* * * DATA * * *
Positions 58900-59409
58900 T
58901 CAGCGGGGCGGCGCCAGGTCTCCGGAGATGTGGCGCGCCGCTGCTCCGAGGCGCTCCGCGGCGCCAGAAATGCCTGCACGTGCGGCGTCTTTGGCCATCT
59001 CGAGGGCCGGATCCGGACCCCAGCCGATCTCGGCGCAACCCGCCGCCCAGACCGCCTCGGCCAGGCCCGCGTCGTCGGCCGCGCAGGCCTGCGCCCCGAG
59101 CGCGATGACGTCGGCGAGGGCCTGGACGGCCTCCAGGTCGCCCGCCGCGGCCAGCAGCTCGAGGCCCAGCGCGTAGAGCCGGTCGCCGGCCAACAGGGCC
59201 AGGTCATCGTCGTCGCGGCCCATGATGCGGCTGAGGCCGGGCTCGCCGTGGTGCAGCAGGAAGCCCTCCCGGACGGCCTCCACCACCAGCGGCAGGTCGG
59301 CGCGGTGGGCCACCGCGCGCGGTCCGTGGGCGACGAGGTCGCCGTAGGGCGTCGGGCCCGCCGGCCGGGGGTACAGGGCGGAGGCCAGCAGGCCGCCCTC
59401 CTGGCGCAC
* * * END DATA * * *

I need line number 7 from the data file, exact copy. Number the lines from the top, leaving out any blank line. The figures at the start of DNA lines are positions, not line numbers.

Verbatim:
59301 CGCGGTGGGCCACCGCGCGCGGTCCGTGGGCGACGAGGTCGCCGTAGGGCGTCGGGCCCGCCGGCCGGGGGTACAGGGCGGAGGCCAGCAGGCCGCCCTC